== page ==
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What You Should Do With Old Content That’s Not Getting Traffic

07Feb, 2017

If you’ve been publishing articles or blog posts for several years, there’s a good chance that you have a ton of content that isn’t ranking and doesn’t get any traffic. It may be dated, it may be irrelevant to your business or it may just not be very good.

So what do you do with all that content? Many people would say to just delete it – prune and crop. The problem with that strategy is that if you do it wrong, it could have a negative impact on your SEO. So what should you do? I’ll tell you.

The Case for Deleting Old Content

There are a lot of reasons why people opt for deleting old, poorly performing content, such as:

  • Helping Google rank the best pages: If you have several pieces of content on the same topic, you want the most up-to-date, freshest links to come up in search. Eliminating the ones that don’t provide the best value will help Google prioritize the right ones.
  • Optimizing your internal website search: If someone comes to your website and searches for a particular topic, what comes up? Is it the content you want? Your internal search might be delivering the wrong content to your website visitors – and turning off potential clients and customers.
  • Improving your domain authority: If only your best content is indexed by Google, then you have a better chance of ranking high for your keywords than if you have a lot of low-quality content on the same topics.
  • Shifting content strategy: If your content strategy has shifted considerably, you might not want people to find old content that is now off-brand. For example, if you used to write short, newsy pieces but now your focus is on in-depth, long-form content, you might not want people to see those earlier articles.

These are all good reasons for wanting to embark on a content audit and clean out your database. But in my opinion, there are much more effective ways to clean up your database of content.

The Case for Keeping Old Content

You might have hundreds of articles that don’t see any traffic anymore, but they may have something else going for them: backlinks or social shares. That content is still creating good brand signals and good user metrics for you. Deleting that content could cause your rankings to drop. I’ve seen it happen to people. It’s even happened to me, and I’ve since learned from my mistakes.

Even worse, if someone has linked to a page on your website and you delete it, you’re creating a broken link on their site – that’s not a great way to repay someone who went to the trouble of giving you a link.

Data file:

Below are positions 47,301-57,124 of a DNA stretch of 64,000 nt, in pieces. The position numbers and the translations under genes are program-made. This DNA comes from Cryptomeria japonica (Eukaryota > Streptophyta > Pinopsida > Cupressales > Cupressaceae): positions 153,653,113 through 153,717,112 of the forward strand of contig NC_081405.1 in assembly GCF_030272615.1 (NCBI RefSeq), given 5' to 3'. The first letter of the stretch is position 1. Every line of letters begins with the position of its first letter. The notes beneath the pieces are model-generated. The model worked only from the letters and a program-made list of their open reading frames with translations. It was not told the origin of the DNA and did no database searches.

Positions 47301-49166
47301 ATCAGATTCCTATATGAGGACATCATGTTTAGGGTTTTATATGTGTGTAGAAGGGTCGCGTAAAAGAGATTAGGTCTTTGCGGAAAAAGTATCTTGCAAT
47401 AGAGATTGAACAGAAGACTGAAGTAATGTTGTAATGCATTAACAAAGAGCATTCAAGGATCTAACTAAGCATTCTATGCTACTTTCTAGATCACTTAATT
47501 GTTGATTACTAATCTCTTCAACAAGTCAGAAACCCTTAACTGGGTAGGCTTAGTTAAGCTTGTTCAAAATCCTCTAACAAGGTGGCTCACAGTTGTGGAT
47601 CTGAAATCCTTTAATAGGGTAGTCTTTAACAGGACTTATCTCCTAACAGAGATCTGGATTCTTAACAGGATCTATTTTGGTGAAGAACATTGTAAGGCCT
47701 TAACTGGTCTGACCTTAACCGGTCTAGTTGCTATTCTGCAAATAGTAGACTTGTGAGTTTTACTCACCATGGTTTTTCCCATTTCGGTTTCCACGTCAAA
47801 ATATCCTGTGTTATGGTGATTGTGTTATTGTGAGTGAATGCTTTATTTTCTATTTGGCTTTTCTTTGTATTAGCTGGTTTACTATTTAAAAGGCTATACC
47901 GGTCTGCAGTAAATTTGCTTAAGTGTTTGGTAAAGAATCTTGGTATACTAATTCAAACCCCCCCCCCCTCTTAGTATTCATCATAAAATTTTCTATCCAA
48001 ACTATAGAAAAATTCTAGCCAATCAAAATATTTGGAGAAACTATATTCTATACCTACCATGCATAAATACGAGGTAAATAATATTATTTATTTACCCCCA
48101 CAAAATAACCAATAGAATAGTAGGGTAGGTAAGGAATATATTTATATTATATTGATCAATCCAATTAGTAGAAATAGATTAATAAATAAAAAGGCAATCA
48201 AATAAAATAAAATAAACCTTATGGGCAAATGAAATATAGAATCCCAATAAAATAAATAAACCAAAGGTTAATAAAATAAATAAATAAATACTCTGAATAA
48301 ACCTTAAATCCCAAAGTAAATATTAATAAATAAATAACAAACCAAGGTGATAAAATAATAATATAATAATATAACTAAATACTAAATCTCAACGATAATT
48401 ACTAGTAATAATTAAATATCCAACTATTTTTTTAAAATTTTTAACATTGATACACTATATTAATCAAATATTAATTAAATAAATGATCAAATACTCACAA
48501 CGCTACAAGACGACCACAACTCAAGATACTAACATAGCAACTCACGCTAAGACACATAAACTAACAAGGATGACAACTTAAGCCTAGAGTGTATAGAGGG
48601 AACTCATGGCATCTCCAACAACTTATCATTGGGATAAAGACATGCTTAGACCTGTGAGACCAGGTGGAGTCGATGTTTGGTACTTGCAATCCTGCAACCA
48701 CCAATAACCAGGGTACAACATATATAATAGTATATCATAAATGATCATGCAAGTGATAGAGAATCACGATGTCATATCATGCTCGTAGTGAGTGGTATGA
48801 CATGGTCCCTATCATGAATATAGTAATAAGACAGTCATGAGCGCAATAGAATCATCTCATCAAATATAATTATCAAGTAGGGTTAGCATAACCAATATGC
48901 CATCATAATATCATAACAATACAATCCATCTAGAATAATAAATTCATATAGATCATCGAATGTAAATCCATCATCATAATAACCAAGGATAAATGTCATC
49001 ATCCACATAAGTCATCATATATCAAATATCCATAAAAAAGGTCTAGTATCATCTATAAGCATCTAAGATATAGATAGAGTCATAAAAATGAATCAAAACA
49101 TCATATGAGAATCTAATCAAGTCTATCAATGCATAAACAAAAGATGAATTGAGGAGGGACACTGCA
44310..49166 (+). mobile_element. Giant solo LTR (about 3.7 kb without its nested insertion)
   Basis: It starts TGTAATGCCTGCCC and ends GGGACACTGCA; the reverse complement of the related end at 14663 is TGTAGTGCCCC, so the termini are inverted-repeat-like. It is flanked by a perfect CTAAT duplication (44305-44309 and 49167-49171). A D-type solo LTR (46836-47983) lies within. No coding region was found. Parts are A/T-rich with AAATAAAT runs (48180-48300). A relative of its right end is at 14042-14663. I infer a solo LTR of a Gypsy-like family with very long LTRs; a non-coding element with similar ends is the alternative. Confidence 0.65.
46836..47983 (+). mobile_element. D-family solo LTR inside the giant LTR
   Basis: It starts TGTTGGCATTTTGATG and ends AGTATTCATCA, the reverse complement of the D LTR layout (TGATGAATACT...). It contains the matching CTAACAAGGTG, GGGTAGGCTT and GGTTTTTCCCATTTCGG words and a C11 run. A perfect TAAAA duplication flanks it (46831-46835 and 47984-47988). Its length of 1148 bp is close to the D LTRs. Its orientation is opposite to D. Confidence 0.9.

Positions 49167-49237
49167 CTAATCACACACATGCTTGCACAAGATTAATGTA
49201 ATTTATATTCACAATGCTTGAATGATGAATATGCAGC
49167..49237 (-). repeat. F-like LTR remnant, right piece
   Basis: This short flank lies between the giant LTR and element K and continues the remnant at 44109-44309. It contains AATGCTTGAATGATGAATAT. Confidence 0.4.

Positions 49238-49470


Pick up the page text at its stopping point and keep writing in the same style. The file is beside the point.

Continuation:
That’s why I don’t recommend the prune-and-crop strategy for dealing with old content. There’s too much at stake when it comes to SEO.

Instead of Deleting Content, Upgrade It

Instead of Deleting Content, Upgrade It

  1. Look for Old Pages that Suddenly Start Ranking
  2. A/B Test to Help Rank Old Content
  3. Do Keyword Research on Old Pages
  4. Analyze the Backlinks
  5. Read the Comments
  6. See How You Rank against the Competition
  7. Check Your Evergreen Score

Easy Ways to Deal with Old Content

Doing a complete audit of all of the content on your website and updating everything is an arduous, time-consuming process. But remember that you don’t have to do it all at once.

Prioritize the pages that are actually ranking for your target keywords and save the rest for later. Or don’t. Having old, bad and/or dead content on your site may bother you from an emotional standpoint, but it might not actually hurt your business.

If you don’t want to take on a project of this size – or if you only want to update or improve your ranked pages – there are two easy ways to keep your pages out of the public eye without deleting them completely:

  • Set up redirects: If you have several pieces of content on the same topic, choose the best one and update that. Then, set up 301 redirects from the pages you don’t want people to see to the new one. That way, anyone who follows an old link will end up on the page you want them to get to. Just make sure that your 301 redirects are pointing to thematically relevant pages. Otherwise, they may be treated as soft 404s by Google.
  • Noindex the page: If you have a page that you don’t want to show up in the Google results, add code to the page telling Google not to index it. This will keep backlinks from other websites intact, but it won’t show up in search engine results.

Follow Google’s instructions to “noindex” pages using either meta tags or HTTP response headers, depending on how much control you have over your website.

Forget “Out with the Old, in with the New”

A lot of people believe that old content doesn’t have value anymore. It does. The longer an article or blog post has been around, the more likely it is to have legacy backlinks and social shares. If you press “delete,” any user that follows one of those links is going to get a “page not found” error. That’s not a great user experience, and it’s not likely to convert a casual visitor into a customer.

The more energy you can devote to breathing new life into your old content, the better your SEO will be. And a little goes a long way – don’t wait until you have the time and resources to upgrade five years’ worth of old content. Instead, prioritize upgrading and do it a little at a time. Even if you only update two posts each month, you’ll still improve your traffic over time. It may take longer, but that content was just sitting there doing nothing anyway, right?

Not everyone can hire a team to keep content constantly updated. Focus on where you’ll make the biggest impact, and include content upgrades as part of your overall marketing strategy.

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